Inflation defined as the quantity of money released has already happened. However, we still have to feel it in terms of increased prices for everything. It is starting to creep up in certain things like the price of contract labor. I don’t have statistical data on this one, but I have direct, though anecdotal, experience. Since November I have worked here in the state of Washington as a contractor, and since then I have moved from one contract position to another twice, and each time I did it I was able to demand a higher price for my services. I am in my third assignment, and I am not worried that this assignment may last only until October because I have so many other agencies trying to entice me with even higher hourly rates. (This is a paradox because unemployment is supposed to be high and that it should be difficult to find most any job, but that is another story.) According to some economists, inflation starts to happen slowly at first, beginning with those commodities/services most highly in demand. Other sectors of the economy then demand higher prices, until soon there is no product or service spared from the onslaught of a currency that is diminished in value. We will experience as much as doubling of prices from how much they are now. Fresh milk that now costs about $3 a gallon will cost as much as $6 when inflation finally hits us. This is not really bad compared to what happened in other countries that inflated their currencies in the past: most recently in Zimbabwe where prices rose as much as 10% in a day (or 3,650% in a year!). Nevertheless, this has never happened to the U.S. before, and so the impact will be felt not only by those in the U.S. economy, but worldwide. This is equivalent to taxing everybody, including corporations, worldwide for half of their earnings. China will be hit particularly hard because they have been investing in U.S. bonds and stocks as a way to keep the yuan (and thereby their exports) low-priced. Japan will also be hit hard.

What to do? I sold my house in 2005, and I don’t intend to buy any real-estate property in the U.S. for a long time. I am in the process of buying a house in Cebu, but I may postpone even that. If you are still struggling to pay your monthly mortgage, the good news for you is that if you are on a fixed interest rate, you will be happy when inflation finally hits the U.S. because your monthly payments will not increase in face value (your monthly payments will decrease in real value, however, which is good). Also, the amount of money you owe against your house, which you have been fretting about, will now also decrease in real value by as much as half. Nudge your boss to increase your salary (if you have a job) by as much as the anticipated inflation.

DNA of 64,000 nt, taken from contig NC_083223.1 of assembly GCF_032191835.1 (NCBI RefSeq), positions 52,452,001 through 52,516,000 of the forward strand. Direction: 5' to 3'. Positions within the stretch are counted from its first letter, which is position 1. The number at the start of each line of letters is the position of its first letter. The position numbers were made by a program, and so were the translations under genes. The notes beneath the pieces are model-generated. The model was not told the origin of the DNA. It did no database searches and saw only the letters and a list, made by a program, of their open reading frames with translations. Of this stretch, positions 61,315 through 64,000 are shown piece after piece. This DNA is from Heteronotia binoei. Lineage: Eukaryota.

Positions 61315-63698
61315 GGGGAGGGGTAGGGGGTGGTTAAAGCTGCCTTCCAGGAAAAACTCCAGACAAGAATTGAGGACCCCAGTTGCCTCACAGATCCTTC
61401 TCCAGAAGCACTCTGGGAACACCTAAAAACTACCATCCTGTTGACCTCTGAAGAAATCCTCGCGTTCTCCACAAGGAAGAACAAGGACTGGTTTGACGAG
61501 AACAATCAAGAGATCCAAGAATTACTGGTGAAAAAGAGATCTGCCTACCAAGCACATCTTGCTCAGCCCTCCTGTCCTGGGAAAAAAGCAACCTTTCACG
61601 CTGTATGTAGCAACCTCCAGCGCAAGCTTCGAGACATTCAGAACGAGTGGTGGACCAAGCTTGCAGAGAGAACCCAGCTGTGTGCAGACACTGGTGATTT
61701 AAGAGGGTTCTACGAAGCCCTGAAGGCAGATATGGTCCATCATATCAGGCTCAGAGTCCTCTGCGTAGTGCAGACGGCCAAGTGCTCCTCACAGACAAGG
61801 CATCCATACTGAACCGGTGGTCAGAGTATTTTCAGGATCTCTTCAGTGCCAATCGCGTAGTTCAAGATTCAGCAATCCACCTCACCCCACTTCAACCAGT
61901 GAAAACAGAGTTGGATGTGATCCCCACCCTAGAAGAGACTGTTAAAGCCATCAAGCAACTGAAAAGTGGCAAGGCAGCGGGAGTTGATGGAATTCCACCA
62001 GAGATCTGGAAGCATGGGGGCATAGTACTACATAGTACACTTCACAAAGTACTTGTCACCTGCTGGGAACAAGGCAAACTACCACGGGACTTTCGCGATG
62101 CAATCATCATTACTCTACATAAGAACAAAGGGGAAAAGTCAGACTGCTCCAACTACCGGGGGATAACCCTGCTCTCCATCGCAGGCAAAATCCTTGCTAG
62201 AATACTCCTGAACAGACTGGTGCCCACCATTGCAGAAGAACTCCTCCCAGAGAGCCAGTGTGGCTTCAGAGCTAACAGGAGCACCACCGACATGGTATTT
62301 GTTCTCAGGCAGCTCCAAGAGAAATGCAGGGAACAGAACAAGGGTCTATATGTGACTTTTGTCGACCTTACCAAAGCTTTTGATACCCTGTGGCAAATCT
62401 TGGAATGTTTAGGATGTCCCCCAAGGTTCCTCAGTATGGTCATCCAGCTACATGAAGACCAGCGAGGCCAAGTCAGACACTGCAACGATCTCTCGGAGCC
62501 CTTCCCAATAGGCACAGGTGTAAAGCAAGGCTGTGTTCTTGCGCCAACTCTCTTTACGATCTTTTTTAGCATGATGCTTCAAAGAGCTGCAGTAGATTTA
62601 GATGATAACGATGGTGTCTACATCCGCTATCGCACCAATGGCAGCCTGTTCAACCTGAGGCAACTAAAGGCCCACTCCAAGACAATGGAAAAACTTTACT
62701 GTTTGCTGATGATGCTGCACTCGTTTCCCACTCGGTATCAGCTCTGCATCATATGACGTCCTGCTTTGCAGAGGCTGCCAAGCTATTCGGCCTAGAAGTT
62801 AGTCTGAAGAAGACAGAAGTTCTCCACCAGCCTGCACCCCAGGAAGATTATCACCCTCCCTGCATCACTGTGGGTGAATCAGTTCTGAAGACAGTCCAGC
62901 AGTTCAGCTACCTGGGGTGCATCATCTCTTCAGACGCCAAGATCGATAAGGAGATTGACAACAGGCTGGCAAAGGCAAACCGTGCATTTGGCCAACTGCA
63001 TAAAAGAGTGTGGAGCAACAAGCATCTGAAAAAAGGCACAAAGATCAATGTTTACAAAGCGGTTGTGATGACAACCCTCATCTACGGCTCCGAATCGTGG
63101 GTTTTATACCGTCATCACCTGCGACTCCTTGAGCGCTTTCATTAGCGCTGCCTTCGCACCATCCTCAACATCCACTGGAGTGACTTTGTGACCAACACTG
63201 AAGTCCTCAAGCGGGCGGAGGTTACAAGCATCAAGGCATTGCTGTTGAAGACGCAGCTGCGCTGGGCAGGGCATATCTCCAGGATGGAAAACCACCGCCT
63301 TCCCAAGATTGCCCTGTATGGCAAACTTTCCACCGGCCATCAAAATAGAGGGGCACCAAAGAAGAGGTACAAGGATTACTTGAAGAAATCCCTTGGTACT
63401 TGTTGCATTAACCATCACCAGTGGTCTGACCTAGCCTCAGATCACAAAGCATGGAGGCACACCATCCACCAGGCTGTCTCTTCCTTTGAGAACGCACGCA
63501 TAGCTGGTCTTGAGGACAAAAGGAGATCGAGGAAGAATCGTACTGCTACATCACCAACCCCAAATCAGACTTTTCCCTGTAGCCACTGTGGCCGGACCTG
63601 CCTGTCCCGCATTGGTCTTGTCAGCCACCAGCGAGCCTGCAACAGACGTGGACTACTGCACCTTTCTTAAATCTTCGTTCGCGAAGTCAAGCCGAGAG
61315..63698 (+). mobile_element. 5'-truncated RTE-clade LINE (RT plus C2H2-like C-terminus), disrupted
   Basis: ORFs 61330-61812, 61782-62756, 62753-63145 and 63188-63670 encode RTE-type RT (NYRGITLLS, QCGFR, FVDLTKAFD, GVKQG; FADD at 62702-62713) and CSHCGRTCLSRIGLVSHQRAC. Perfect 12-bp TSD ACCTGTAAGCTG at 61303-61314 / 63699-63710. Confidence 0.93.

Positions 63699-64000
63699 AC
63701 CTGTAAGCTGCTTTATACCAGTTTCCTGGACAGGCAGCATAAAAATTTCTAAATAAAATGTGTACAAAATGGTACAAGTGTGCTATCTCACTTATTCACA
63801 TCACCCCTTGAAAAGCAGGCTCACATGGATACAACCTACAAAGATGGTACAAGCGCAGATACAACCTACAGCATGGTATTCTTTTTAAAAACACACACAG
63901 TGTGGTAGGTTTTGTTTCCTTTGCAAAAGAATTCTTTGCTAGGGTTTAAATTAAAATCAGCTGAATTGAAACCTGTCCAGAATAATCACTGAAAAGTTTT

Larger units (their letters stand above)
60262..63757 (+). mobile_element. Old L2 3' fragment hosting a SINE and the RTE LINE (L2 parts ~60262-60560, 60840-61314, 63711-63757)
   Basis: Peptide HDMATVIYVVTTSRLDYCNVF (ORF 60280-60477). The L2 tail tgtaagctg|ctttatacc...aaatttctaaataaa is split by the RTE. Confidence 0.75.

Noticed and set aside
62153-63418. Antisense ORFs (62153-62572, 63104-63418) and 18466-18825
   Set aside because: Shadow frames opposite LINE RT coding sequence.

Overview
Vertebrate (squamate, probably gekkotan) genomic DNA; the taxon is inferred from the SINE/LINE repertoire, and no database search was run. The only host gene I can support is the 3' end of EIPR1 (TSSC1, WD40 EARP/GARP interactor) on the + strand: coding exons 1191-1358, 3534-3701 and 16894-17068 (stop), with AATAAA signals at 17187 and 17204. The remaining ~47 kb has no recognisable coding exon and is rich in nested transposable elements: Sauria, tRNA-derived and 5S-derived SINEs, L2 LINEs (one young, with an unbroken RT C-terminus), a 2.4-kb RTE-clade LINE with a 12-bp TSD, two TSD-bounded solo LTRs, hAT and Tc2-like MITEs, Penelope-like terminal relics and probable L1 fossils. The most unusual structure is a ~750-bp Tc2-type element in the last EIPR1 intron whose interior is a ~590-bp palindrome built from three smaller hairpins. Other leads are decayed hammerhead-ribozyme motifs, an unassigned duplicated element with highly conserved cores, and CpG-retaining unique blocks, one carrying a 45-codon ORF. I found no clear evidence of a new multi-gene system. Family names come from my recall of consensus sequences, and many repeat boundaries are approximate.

I have credit card loans and my objective right now is to pay off all of those before the end of the year. I advise you to do the same. The problem with credit cards is that credit card companies can increase the interest rate on those as fast as the U.S. treasury bond rate (T-Bill rate).

Lastly, buy gold or keep the ones you already have. The only problem with gold is that if you keep physical gold in your possession, it is becoming more and more difficult to keep it safely. It is a very hot commodity right now, and soon everybody will be gunning for it. It’s a bad idea to hide gold coins yourself. Your best bet is to buy Exchange Traded Funds (ETF), and I recommend either IAU or GLD. Each share in these ETFs are backed by gold: each share you own has an equivalent amount of gold stored securely somewhere in a giant vault, and these are independently checked and certified regularly. The only risk is if the U.S. government decides to seize these gold stock, but I think that is highly unlikely.

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We Have Just Come Down from the Trees II

One of my favorite movies is now a classic “2001: A Space Odyssey” directed by the great Stanley Kubrick. Aside from a truly visual feast that it is, the movie treats the audience to a most fascinating examination of the ephemeral nature of life. Considering how eons long it took for the solar system to materialize, and then how long after that it took for earth’s carbon to yield the first colony of protozoa, and then for evolution to yield intelligence, it is indeed less than a second ago that man inhabited the earth. We have just come down from the trees.